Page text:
The newly formed labor union representing faculty at the University of Wisconsin - Stevens Point (UWSP), will make history when it charters with its national organization.
The Stevens Point Academic Representation Council (SPARC), will be the first union local to register under Governor Walker, whose term has been marred, in large part, by his controversial anti-union measures.
In order to become chartered as a union within the national American Federation of Teachers (AFT), SPARC had to meet specific membership requirements, create its constitution and elect officers.
Among other SPARC officers, Andy Felt and Tim Krause from the Department of Mathematical Sciences were elected President and Treasurer, respectively, and Nerissa Nelson from the UWSP Library was elected Secretary.
"Our main concern is the long-term health of this great institution," Felt said. "Right now, UWSP and the whole UW system is on life support, and Walker has his foot on the jugular. We’re standing as one for the students and public servants of this state."
In addition, Andy Held from the Academic Advising Center was elected as the Vice President for Membership Recruitment. Due to a recent membership drive, SPARC now represents over 200 UWSP faculty and a growing portion of its academic staff.
Jeremy Solin, who directs UWSP’s LEAF Forest Education Program, is a member of the academic staff who has not yet joined SPARC, but is looking forward to doing so.
"I think the union will play an important role in representing staff interests. We really have very little voice in any of the system right now," Solin said. "And, as we move to a more privatized model of higher education with lower public funding, it’s important that we have a voice through an organization that represents staff interests."
Students were enthusiastic about the formation of SPARC. "Being able to unionize is a basic human right. As outlined in the UN Declaration of Human Rights, all persons have the freedom to unionize," said Junior Valerie Landowski, President of the UWSP United Nations Student Organization. "When Walker pushed through [the ban on collective bargaining], he not only attacked worker rights, but a fundamental right."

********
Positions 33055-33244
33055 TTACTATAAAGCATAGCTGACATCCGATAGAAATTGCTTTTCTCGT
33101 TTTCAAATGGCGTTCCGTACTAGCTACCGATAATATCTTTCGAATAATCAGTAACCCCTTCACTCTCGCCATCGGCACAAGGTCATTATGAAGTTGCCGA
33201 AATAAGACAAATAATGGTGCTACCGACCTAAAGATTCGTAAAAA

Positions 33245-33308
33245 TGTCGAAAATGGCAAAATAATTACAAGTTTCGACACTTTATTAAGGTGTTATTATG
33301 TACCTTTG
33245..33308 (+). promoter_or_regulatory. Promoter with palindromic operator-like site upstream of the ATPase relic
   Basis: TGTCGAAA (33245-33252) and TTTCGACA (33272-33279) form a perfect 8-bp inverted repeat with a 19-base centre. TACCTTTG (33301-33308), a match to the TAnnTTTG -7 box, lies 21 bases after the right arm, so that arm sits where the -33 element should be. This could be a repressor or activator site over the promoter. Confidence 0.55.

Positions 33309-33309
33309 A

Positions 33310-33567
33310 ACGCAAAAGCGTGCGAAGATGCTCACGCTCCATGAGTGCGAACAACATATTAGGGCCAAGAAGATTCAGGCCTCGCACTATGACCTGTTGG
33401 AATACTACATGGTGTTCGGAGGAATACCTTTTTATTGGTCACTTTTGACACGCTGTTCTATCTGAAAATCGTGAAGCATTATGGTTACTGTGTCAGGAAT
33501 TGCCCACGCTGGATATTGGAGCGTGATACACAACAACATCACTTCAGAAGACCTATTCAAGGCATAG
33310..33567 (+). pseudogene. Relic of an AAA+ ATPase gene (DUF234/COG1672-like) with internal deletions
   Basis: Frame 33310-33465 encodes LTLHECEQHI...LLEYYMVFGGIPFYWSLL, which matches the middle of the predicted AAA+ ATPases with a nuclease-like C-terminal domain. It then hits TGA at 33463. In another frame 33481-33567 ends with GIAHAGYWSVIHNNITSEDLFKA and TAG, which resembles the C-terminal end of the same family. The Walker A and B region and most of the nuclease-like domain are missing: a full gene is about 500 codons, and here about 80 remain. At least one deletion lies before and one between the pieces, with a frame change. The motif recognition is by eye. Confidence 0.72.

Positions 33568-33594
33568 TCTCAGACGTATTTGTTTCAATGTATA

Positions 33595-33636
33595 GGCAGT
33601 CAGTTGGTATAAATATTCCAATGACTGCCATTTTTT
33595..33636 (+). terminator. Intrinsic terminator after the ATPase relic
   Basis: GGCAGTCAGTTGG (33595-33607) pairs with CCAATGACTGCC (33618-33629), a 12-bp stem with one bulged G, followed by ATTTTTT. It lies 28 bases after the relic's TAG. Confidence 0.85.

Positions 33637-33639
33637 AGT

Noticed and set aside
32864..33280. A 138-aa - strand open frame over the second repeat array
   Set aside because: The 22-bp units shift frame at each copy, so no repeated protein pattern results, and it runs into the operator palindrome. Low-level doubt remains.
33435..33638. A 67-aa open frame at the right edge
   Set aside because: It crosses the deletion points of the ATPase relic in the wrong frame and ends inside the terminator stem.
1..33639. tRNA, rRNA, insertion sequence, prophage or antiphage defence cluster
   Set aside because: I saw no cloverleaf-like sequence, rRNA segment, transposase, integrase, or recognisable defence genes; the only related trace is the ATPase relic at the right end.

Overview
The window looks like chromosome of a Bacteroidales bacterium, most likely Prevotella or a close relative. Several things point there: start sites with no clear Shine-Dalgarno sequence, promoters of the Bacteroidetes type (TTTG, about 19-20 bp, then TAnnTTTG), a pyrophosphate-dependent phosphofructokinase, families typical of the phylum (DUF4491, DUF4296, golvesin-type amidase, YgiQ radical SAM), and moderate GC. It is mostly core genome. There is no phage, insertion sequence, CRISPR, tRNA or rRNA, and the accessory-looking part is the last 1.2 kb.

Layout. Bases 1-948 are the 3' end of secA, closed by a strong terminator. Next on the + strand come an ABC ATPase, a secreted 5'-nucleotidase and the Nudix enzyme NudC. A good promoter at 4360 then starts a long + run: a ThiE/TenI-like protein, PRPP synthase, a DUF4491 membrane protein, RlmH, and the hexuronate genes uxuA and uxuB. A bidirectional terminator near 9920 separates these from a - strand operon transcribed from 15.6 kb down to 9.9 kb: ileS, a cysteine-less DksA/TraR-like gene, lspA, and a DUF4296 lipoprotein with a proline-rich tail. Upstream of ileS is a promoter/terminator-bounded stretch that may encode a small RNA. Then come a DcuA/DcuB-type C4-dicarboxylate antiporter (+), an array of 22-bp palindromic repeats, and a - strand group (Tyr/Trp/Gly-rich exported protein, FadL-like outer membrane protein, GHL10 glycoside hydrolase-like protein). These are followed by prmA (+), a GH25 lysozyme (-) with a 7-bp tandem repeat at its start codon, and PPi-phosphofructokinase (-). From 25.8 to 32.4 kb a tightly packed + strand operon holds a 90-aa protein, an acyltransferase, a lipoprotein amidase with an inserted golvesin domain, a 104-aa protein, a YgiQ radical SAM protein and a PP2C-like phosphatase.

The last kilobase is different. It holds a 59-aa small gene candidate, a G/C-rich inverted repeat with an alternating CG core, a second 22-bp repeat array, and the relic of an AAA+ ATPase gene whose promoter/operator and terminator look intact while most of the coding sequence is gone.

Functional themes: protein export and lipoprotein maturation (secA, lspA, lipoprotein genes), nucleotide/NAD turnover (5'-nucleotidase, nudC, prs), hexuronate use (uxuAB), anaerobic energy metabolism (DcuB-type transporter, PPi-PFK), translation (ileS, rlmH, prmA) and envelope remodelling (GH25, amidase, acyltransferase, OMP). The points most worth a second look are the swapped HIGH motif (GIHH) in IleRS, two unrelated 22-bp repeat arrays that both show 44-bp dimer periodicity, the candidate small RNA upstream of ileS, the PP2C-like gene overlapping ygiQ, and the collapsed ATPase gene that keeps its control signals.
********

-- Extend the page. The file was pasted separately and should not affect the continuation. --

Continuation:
SPARC member Timothy Halkowski, Assistant Professor of Communication, noted the importance of shared interests between different groups in the university. "All the people who work at a University have a shared interest in the University being the best it can be."
"In addition, students (and their families, and all the citizens of the state) have a shared interest in the University being strong, vibrant and effective," Halkowski said. "Being unified in shared goals is crucial, while also remaining aware that differences between groups are valuable because those very differences provide useful glimpses into important topics that one or another group might be less able to see."
"We are committed to the interests of faculty, staff and students," said Nelson, who also stated that SPARC has begun working with bodies that represent students such as the United Council of UW Students.
"I think the faculty and academic staff need to work together with the students to create a change in attitude for this state," Felt said. "We need to invest more in education rather than less. UWSP is an economic engine for central Wisconsin."
"The rights of students and teachers are undeniably intertwined. In this economy, students are expected to give thousands of dollars they don’t have to a degree they can only hope will help them earn a decent wage," Landowski said. "Unionizing gives teachers the ability to say, ‘I am a teacher: I care about education, I care about my students, and I care about the future.’ That’s why they chose teaching as a vocation—not for the money, but because they want to make a difference in the lives of the youth."
Felt added, "Our economy is puttering along, and we’re cutting the gas to the engine. It’s not smart."
"We cannot build our future on sand, we need unions and we need the voices of teachers to be heard," Landowski said.